Do not hire a candidate who is overconfident and proud

Confidence is essential in successfully executing any role. Overconfidence, on the other hand, is a success killer. A candidate who is overconfident does not understand the importance of taking calculated risks. He or she does not know the limits of what they know and the importance of acknowledging that there is a lot to learn. Such a candidate will overpromise and under deliver, take unnecessary risks and constantly pass the buck to others instead of taking responsibility for their mistakes. Ask questions that will help you determine whether a candidate knows their limitations and is willing to seek help where it is necessary.

Do not hire a candidate who brags about other job offers

If a candidate is bragging about other job offers, then he or she should probably be allowed to pursue other job offers. A candidate who brags about other job offers is manipulative and greedy. He or she is probably trying to arm twist the organization into offering more in terms of monetary benefits by overstating the value that he or she would bring to the organization. Bragging about other job offers is also an indication that the candidate will accept other job offers using your organization’s offer as leverage.

 

Are you looking for talent with the above qualities? Do talk to us.

Crystal Recruitment is a leading Recruitment Firm in Kenya, with presence in Uganda, Tanzania and Rwanda and a reputation of getting the right people for your open vacancies.

Age is a Number, not a Sentence

One of the questions that was raised following the tragic accident involving a bus at Fort Ternan, Kericho was the age of the driver. According to reports in the newspapers, the driver of the ill-fated bus was 72 years old. He had, according to his employer, been a competent employee until then. Questions as to whether his age affected his capacity to perform his duties will remain unanswered. Every organization has to consider the age of its employees. Section 58 and 59 of the Employment Act of 2007 recognize that the minimum age for any industrial undertaking is 16 years. Most employees are required to retire by the age of 55 years but in some instances, an employee can continue working up to the age of 70 years.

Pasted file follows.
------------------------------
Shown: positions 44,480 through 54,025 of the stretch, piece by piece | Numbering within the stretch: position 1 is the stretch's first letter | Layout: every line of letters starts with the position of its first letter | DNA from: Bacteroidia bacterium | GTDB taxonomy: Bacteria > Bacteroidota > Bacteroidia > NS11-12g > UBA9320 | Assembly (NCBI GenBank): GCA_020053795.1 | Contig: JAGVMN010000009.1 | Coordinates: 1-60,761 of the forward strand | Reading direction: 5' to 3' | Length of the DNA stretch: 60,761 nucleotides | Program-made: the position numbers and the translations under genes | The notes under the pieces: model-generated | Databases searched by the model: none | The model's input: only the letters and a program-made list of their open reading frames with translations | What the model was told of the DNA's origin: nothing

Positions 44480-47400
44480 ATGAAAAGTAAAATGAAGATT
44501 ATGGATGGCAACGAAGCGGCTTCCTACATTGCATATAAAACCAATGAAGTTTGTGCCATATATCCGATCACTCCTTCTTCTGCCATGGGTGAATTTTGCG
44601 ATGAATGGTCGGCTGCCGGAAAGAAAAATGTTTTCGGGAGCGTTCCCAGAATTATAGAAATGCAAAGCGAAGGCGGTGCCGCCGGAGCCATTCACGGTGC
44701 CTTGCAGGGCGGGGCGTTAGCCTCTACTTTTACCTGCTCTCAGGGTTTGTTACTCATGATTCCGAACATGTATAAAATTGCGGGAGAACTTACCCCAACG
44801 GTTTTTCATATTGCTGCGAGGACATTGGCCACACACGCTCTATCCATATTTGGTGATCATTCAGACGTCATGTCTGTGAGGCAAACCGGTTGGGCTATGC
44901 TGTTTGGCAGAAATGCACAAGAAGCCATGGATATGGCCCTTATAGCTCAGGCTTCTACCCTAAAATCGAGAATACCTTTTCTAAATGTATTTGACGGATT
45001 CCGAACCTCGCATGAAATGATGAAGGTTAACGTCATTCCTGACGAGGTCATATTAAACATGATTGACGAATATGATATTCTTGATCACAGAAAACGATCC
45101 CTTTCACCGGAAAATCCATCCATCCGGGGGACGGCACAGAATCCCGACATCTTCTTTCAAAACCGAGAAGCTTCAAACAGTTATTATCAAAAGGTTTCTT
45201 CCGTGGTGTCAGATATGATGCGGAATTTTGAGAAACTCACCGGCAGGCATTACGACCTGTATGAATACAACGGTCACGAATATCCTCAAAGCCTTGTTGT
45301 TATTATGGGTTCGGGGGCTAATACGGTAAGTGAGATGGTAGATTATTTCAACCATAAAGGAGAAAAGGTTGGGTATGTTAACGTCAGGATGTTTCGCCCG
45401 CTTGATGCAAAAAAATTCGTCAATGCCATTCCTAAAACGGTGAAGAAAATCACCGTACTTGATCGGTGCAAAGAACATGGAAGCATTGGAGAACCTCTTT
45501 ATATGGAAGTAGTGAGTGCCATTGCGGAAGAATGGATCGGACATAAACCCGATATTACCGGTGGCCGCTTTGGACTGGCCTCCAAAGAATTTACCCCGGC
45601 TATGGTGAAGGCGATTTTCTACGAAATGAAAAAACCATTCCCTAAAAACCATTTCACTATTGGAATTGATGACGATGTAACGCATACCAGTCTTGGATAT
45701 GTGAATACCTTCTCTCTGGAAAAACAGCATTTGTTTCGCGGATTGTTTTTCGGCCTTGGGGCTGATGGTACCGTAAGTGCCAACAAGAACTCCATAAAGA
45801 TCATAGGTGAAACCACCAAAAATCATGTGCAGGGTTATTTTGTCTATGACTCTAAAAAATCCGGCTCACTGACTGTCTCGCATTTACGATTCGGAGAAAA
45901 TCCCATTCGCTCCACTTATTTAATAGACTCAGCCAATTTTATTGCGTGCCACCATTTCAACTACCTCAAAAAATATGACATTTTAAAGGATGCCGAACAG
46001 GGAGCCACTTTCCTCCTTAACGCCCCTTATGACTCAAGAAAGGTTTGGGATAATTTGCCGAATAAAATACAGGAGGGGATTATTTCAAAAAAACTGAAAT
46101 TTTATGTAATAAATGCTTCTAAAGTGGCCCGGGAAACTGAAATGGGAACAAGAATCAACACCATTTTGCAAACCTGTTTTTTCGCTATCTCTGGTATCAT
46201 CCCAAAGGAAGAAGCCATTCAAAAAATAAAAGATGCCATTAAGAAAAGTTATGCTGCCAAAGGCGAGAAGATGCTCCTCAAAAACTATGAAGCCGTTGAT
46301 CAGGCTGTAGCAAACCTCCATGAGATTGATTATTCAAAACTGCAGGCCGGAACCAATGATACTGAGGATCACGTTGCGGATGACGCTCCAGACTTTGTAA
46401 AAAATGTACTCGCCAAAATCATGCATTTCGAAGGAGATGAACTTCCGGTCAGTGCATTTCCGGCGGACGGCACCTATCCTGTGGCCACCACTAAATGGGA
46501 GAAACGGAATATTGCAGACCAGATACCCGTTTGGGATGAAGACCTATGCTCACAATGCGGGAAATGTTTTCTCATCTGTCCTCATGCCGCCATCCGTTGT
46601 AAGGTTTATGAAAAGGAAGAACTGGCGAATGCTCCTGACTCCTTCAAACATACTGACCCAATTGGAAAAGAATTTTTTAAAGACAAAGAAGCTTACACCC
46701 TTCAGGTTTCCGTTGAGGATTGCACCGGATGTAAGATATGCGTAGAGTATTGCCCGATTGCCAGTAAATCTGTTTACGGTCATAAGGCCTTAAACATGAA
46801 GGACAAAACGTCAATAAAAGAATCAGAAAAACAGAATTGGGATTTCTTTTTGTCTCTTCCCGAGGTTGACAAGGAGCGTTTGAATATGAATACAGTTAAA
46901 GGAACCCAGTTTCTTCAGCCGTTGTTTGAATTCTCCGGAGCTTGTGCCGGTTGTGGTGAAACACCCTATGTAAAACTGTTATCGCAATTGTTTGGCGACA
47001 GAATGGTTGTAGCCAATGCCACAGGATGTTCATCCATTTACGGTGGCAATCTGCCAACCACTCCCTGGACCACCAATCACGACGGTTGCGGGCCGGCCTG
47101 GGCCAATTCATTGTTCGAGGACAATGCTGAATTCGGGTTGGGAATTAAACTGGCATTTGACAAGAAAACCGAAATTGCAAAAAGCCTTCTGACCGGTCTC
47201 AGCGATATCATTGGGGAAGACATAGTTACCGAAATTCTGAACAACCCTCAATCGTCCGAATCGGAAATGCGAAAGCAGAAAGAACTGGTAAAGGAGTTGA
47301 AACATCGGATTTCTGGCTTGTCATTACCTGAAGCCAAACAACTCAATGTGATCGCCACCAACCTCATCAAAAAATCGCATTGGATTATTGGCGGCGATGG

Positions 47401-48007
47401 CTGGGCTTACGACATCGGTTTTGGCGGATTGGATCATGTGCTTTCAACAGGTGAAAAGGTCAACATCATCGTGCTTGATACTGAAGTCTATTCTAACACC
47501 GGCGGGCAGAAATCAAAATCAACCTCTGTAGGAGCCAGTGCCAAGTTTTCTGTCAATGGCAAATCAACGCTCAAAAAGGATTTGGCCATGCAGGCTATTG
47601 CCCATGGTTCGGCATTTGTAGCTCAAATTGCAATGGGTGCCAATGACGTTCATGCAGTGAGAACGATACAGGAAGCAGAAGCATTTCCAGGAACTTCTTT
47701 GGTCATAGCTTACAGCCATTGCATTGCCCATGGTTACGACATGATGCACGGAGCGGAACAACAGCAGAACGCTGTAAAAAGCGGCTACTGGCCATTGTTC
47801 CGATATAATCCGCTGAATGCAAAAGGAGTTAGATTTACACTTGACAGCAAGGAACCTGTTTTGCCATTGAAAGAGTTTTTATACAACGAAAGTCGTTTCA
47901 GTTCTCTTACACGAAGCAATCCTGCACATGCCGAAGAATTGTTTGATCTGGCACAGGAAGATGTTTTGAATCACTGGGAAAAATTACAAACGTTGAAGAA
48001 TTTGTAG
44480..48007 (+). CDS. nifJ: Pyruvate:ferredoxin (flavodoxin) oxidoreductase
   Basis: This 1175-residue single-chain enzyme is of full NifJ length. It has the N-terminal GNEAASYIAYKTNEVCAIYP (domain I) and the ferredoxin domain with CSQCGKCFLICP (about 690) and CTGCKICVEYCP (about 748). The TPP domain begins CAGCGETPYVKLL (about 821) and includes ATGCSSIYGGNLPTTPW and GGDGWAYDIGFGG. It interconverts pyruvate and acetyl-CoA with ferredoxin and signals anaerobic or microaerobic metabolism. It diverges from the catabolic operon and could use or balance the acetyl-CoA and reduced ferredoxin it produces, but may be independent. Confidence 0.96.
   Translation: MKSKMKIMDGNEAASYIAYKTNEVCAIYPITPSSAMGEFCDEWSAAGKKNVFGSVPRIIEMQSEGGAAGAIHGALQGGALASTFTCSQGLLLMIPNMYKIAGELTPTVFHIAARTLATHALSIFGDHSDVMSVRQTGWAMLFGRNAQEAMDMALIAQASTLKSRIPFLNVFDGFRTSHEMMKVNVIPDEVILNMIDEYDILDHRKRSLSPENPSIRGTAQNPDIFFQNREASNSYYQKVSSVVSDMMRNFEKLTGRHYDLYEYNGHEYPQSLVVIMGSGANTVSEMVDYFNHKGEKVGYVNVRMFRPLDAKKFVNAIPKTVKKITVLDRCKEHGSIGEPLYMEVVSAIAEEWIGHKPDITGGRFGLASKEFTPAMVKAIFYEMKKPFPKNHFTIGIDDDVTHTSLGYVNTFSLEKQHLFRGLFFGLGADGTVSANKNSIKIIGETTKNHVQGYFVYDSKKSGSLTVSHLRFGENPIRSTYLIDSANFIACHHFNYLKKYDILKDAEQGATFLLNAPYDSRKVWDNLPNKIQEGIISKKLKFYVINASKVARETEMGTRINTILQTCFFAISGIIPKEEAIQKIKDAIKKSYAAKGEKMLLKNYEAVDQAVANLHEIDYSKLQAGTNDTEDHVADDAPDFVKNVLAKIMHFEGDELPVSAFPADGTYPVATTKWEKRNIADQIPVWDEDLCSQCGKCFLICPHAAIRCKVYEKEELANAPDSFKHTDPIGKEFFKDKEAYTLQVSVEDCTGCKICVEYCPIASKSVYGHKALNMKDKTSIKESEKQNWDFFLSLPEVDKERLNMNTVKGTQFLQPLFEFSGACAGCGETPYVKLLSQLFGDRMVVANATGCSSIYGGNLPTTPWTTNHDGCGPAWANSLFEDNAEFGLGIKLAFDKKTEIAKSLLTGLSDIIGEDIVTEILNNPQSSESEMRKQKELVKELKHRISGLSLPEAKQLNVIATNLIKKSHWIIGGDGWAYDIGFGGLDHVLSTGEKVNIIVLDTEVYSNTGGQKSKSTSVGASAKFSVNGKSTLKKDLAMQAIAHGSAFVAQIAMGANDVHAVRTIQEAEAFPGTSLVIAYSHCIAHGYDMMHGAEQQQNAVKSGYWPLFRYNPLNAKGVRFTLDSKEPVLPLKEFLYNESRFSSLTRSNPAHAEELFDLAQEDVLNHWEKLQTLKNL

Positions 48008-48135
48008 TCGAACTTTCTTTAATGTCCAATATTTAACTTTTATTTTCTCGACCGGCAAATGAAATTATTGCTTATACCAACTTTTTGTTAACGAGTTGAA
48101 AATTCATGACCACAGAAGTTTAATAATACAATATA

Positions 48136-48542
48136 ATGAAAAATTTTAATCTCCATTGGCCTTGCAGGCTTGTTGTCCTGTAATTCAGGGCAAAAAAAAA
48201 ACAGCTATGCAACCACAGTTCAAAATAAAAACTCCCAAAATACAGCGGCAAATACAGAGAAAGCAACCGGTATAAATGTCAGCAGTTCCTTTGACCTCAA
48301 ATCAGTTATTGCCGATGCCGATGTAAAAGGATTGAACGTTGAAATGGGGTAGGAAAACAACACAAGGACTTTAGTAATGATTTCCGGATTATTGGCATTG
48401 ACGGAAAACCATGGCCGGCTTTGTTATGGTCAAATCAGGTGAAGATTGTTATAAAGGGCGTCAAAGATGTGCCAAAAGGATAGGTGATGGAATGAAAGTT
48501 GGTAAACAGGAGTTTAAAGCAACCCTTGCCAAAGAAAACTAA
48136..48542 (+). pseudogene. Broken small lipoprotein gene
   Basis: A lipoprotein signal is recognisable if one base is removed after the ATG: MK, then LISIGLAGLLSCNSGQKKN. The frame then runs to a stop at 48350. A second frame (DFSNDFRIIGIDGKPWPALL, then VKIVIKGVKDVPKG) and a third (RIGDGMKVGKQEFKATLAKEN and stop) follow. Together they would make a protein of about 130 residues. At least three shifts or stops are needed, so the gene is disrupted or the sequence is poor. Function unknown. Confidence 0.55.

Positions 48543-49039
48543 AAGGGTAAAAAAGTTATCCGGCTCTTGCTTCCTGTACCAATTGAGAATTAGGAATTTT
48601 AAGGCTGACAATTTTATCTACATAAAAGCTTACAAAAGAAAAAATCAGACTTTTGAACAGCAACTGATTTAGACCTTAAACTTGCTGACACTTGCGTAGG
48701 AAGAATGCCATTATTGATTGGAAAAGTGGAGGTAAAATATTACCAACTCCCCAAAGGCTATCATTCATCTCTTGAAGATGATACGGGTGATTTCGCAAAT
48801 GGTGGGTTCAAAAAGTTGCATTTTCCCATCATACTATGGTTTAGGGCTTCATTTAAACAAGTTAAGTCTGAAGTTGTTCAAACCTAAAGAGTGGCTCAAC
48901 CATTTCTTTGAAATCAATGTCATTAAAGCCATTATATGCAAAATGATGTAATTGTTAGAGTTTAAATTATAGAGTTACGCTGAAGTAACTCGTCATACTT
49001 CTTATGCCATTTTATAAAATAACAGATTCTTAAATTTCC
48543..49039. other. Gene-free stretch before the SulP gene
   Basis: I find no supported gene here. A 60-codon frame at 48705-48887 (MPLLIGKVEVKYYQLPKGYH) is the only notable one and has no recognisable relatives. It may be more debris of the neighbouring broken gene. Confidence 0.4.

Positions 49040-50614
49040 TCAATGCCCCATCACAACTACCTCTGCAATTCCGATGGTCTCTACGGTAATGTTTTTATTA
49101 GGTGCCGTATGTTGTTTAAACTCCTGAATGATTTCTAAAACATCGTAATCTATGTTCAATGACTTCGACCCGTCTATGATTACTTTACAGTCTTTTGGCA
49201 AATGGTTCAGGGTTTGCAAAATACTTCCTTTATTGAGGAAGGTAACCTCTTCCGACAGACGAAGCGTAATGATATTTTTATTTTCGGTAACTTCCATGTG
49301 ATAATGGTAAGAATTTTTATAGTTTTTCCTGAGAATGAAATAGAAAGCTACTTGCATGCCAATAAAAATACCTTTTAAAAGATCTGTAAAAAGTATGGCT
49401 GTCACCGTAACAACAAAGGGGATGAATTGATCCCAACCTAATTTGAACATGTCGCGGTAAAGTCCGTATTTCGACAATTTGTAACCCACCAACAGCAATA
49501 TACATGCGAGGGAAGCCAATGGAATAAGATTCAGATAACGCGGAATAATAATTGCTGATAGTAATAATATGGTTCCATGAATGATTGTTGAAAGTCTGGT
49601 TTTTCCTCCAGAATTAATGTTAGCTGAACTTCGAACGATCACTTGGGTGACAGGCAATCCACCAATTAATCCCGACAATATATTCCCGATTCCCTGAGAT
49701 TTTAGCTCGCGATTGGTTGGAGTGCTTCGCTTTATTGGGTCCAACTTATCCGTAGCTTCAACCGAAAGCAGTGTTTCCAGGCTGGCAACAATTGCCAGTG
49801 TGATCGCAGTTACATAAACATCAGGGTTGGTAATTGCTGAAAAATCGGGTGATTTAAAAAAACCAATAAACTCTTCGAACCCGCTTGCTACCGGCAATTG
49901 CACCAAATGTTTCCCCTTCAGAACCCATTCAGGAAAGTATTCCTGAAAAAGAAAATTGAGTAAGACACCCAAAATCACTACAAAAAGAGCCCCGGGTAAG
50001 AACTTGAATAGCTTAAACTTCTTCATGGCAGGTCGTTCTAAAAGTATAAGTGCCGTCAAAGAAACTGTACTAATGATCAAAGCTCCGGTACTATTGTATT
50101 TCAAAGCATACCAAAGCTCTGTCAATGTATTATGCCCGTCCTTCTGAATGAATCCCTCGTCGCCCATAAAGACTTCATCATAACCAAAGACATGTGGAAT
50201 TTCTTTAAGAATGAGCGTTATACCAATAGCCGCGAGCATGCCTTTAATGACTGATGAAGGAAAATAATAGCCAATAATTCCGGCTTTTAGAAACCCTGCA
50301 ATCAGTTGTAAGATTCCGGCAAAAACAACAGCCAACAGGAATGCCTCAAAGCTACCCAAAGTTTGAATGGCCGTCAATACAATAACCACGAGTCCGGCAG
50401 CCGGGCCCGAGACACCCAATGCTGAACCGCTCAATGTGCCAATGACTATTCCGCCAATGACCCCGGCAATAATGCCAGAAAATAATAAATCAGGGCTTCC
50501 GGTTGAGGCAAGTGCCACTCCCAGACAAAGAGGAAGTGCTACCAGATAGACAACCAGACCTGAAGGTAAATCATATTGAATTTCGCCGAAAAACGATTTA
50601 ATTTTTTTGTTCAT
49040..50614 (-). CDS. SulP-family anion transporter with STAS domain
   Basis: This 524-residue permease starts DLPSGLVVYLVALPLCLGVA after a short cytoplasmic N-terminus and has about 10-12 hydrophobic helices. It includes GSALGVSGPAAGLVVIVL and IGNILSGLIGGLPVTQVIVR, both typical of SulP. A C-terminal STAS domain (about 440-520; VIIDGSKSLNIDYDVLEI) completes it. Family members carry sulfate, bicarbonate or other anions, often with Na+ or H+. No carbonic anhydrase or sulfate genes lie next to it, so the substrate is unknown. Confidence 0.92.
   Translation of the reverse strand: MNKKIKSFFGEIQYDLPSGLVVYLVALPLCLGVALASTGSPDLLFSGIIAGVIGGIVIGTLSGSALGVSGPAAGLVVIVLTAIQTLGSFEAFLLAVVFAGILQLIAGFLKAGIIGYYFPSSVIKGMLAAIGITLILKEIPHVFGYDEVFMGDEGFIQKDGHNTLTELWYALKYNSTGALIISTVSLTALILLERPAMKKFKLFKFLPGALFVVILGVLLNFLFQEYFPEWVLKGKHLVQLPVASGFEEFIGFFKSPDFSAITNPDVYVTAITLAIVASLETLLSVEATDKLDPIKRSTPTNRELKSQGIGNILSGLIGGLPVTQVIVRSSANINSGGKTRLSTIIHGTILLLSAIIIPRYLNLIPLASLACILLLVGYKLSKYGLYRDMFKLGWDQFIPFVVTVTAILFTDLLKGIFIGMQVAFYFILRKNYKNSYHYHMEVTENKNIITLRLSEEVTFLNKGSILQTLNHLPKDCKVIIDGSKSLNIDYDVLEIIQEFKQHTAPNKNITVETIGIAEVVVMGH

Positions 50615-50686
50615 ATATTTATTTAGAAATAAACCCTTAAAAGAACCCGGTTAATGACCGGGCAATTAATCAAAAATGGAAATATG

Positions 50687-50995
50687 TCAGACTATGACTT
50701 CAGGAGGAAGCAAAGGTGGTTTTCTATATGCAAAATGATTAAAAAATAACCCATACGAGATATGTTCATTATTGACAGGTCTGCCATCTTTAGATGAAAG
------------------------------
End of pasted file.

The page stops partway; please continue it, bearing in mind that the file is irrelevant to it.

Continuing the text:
As technological advances shift the nature of work, jobs are continually evolving. There are jobs such as digital asset manager which did not exist twenty years ago while there are others such as typists that have become obsolete. The ratio of Kenya’s youth to the population stands at 20.3%, which is above the world’s average of 15.8%. A 2016 World Bank report stated that the unemployment rate in Kenya among the youth stands at 17.3%.  This is higher than the unemployment rates in Uganda and Tanzania which stands at only 6%. It is against this backdrop that organizations have to find the right balance in order to attain diversity in terms of age in their organizations.

There are stereotypes that are associated with both the young and the old that do not necessarily apply to everyone in these groups. Many hiring managers consider millenials a good fit for certain roles because it is often assumed that they are “energetic,” “digital natives” and “agile learners.” These assumptions have driven a shift in terms of considering the criteria for labelling an employee as “too old.” In certain industries, anyone above the age of 40 years is considered “too old,” hence certain roles are reserved for employees below the age of 40 years. In other organizations, those who are below the age of 40 years do not stand a chance because most positions are occupied by those who are 40 years and above. Both extremes create an imbalance in the work place and stifle the rich experiences that would be created as a result of having a diverse workforce comprised of workers of different ages. Organizations can take the following active steps towards ensuring that they create a diverse workforce: